Loretta Diane Walker | Interview

Kenneth P. Gurney. Tells us how you started in poetry? What age?

Loretta Diane Walker. I have been fascinated with words since I was four or five years old. I was intrigued with Dr. Seuss’ books. Before I could read or write, I scribbled stories and poems with my fat pencil, filling pages with squiggly lines in my Big Chief tablet, and then told ten minute stories.  I was seven when I wrote my first legible poem.

KPG. Does your university degree influence your writing of poetry and how?

LDW. Cindy Huyser asked me this questions. I am going to share with you what I shared with her. I have over six hundred little muses in my face Monday through Friday. Like my family, their lives are intertwined in my poetry. I get inspiration from the exchanges I have with my students and with the exchanges they have among themselves. I am often inspired by one of their expressions, a response to a class activity or question. In my book Word Ghetto, I have a section devoted entirely to my students. Those poems are based on conversations I had with students while doing lunch duty.

KPG. Is there any endeavor that you are passionate about outside of poetry? How does it enrich you?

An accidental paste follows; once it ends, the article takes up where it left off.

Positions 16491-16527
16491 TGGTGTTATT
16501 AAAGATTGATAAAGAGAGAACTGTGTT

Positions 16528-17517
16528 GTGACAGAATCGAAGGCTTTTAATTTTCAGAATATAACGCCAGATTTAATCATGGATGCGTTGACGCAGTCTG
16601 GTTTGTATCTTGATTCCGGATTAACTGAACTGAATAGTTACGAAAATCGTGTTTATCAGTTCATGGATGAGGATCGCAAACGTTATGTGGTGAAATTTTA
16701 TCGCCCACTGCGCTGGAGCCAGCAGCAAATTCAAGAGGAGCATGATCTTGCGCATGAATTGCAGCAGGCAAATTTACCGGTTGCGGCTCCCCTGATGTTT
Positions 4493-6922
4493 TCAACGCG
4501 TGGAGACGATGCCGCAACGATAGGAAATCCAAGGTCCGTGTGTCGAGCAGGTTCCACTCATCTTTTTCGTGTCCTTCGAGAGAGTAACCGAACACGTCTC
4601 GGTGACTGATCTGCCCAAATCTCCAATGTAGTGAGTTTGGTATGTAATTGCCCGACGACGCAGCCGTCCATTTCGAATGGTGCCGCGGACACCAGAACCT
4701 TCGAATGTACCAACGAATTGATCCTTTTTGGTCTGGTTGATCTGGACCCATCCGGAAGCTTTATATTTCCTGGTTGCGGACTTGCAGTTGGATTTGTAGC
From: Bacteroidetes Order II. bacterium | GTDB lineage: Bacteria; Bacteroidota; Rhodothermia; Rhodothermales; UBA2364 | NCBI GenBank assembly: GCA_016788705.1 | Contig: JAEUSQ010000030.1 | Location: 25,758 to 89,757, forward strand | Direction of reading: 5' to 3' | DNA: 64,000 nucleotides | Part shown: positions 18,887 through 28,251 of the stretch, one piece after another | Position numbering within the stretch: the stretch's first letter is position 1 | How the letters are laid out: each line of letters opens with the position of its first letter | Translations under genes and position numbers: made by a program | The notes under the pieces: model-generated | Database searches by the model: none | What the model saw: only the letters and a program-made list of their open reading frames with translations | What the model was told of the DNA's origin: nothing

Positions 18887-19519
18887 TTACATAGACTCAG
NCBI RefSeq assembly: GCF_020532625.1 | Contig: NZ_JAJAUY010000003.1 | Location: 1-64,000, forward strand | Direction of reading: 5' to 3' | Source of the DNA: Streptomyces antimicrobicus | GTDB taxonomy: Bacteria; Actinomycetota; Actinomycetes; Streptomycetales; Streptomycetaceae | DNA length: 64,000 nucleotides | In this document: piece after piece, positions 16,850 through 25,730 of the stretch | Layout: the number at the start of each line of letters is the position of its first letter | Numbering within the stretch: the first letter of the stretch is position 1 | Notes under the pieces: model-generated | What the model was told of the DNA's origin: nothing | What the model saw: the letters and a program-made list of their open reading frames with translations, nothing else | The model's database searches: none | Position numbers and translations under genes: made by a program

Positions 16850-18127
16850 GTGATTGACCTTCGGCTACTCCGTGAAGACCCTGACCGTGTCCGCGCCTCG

LDW. I love music as much as I love words. When I was planning my career, music was the love that received all of my attention. Yet, I continued to write. Because that was a part of me I could never ignore. With me, music and poetry are twin beauties.

KPG. Tell about one of your favorite poetry experiences.

LDW. I had the great fortune to be the commencement speaker for the 2016 Fall Graduating Class of the University of Texas of the Permian Basin. The president opened the ceremonies with one of my poems. It was the first time a poem was read during a commencement ceremony on that campus. Also, I wrote a poem specifically for that graduating class. I had a chance to read it during the ceremonies. In addition to the two ceremonies, there was a ceremony exclusively for Spanish speakers. One of my poems was translated and read at the ceremony.  This experience was one I did not know how to dream.



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